Stay tuned, because I still have part three in the breakers series to post.  The next segment will be about getting bigger fish out of the rockfish blitzes.  Until then I’ll leave you with a video of gracefully schooling cownnose rays near Sharps Island.  If you decide to catch and cook one for yourself, please let me know how it turns out!

Related posts:

Twenty-Five Chesapeake Striper Hacks
Chesapeake Light Tackle – The Book
Chesapeake Staycation
Latest Videos from Chesapeake Light Tackle
Casting for Spanish Mackerel

Posted Friday, July 29th, 2011 at 3:22 pm
Filed Under Category: Fishing Reports
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Responses to “Marinated Chesapeake Ray Stingers”

  1. Kevin says:

    Cool experiment, cooking a ray has been on my list for sometime. The next ray I get boat side will be Ray Nuggets.

  2. Eric Matthews says:

    I always heard they were terrible so I appreciate your article and the detailed instructions. I might try one someday, maybe. I’m looking forward to the third series about breakers. I went to Poplar Island tonight. There was a lot of people fishing, but only one barely keeper. I thought I saw you buzz by us and I told my buddy we should followed you.

  3. Eric Matthews says:

    P.S. We were fishing under bird with several other boats but you didn’t even stop. How did you know they were little fish?

  4. Shawn says:

    Hi Eric —

    Were you fishing with the fleet off Poplar Island? If so, I didn’t stop because you guys were in shallow water, 8′ or so, and it looked like mostly terns diving. Plus, I hate fishing around a bunch of other boats. Someone posted pictures of Poplar Island on one of the fishing boards this week, so the crowds have arrived in force. I think we had 14 fish that would have been keepers tonight, most caught on big topwater plugs and, believe it or not, we had them mostly to ourselves.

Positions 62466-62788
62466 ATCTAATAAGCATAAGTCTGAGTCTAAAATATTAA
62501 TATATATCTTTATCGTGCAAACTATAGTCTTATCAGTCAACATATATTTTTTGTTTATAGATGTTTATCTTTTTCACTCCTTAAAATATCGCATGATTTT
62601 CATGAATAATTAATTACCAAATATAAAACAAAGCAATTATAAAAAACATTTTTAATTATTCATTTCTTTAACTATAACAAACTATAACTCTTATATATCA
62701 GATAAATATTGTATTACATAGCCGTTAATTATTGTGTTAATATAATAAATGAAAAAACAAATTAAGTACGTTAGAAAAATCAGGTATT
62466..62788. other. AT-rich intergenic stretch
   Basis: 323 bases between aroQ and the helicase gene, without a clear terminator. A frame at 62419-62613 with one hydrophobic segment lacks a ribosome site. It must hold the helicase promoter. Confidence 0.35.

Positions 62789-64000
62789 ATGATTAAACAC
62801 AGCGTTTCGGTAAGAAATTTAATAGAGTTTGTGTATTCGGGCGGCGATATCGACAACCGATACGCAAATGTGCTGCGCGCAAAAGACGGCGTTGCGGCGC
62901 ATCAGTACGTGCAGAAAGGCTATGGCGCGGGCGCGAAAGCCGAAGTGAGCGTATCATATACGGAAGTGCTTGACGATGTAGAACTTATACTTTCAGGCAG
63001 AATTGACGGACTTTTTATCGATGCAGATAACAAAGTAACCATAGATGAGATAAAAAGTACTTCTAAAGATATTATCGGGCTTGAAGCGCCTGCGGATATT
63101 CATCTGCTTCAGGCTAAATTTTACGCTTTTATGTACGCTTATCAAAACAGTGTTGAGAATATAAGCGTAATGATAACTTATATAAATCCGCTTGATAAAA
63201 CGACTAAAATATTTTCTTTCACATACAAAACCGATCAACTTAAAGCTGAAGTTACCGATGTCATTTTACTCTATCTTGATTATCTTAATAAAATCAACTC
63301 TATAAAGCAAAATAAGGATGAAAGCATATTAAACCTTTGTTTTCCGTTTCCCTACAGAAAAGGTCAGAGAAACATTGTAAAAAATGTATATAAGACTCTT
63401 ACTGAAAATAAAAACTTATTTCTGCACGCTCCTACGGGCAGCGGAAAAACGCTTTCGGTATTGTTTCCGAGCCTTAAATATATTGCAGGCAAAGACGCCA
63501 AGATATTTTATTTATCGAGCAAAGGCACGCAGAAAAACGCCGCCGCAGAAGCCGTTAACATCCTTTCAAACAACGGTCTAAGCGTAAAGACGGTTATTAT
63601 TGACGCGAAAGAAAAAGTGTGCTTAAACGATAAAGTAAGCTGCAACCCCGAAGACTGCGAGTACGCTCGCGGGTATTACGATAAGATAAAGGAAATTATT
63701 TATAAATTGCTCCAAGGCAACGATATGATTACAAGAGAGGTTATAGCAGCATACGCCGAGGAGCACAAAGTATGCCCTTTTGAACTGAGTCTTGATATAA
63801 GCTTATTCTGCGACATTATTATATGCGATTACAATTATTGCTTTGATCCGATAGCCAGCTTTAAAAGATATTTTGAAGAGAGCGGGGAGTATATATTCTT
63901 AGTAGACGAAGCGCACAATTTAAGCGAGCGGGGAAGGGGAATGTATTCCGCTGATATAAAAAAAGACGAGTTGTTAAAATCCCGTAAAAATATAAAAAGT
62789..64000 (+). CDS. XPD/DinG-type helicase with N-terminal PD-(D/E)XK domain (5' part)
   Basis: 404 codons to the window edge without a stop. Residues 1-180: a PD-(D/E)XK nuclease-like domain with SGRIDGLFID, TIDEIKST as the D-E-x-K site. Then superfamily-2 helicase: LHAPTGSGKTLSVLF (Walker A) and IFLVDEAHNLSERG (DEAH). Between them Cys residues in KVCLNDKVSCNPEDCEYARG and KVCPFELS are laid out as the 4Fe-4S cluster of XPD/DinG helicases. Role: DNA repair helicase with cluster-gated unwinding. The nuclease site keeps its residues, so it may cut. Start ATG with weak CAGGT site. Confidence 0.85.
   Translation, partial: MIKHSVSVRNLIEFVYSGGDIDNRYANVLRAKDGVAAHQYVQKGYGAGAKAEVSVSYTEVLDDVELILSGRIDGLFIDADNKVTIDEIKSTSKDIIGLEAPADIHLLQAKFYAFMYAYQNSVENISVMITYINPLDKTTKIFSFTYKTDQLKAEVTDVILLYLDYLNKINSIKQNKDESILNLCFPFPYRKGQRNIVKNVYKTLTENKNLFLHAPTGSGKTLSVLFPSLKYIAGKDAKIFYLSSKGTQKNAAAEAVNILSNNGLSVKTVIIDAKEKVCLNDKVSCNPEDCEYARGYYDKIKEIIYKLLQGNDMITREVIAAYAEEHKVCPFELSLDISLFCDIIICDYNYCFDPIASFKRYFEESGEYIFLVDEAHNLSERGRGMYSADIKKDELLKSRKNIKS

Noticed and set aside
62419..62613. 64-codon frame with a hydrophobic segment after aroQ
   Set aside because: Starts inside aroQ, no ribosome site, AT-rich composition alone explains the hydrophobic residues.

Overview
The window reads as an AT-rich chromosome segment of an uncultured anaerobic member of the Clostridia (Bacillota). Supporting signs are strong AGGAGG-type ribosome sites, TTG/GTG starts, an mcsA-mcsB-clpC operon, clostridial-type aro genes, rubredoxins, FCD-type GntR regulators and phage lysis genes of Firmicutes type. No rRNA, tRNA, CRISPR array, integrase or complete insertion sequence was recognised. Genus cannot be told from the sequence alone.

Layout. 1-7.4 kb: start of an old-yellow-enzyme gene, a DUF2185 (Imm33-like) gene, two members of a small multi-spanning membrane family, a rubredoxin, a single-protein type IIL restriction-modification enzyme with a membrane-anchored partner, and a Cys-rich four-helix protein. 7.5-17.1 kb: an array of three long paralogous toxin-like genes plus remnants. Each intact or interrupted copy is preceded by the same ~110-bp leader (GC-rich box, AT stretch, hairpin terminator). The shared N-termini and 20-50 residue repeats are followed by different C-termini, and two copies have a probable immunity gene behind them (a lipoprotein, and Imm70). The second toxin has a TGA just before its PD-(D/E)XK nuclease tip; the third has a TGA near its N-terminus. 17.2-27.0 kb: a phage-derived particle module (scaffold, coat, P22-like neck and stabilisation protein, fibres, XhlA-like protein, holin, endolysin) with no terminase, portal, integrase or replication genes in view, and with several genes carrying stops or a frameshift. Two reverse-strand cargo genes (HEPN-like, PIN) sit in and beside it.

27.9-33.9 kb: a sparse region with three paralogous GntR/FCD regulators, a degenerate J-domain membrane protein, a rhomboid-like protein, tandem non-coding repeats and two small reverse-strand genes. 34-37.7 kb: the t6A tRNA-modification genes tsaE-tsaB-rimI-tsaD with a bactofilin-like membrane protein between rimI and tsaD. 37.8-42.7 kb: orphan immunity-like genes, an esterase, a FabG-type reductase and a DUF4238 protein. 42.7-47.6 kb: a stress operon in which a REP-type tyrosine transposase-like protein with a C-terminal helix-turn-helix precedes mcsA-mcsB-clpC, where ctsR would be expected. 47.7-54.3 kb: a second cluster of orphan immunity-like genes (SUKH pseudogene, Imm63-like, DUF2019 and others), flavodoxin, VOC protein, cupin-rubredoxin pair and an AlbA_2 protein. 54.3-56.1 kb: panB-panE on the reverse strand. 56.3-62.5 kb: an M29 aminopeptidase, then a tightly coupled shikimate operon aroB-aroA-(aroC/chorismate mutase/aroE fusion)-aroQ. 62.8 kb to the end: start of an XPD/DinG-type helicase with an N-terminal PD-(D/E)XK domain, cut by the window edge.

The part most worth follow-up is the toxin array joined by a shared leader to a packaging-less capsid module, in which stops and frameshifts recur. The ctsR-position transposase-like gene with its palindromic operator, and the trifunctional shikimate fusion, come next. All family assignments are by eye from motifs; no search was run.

5. dave says:

    Shawn

    as a chef for over 20 years and an adventurous foodie, I have tried ray several ways, including grilling, seviche, poaching, pan searing, roasting you name it, all the same conclusion, they arent that great, many people assume they will be the same as ther cousins the skate,which are delicious, but not even close.

    On a another note boat is in the shop and I haven’t fished in 2 weeks. Looking forward to you rnext post.

  6. Jon Griffiths says:

    Thanks Shawn. So dave, Clear nose skates commonly found in the atlantic shallow waters are delicious? Would you prepare them the same way? Do they have that cartilidge dividing the wing like a cow nose? I know their wings are usually much thinner, maybe that’s why they are better?

    One would th

  7. Jon Griffiths says:

    I hit a wrong button. …. One would think that cow nose rays would make great crab pot baits. An exotic grocery store here in Germantown sells cow nose wings but call them skates. Too often people confuse the two.

    Thanks for the report.

  8. Jeff H says: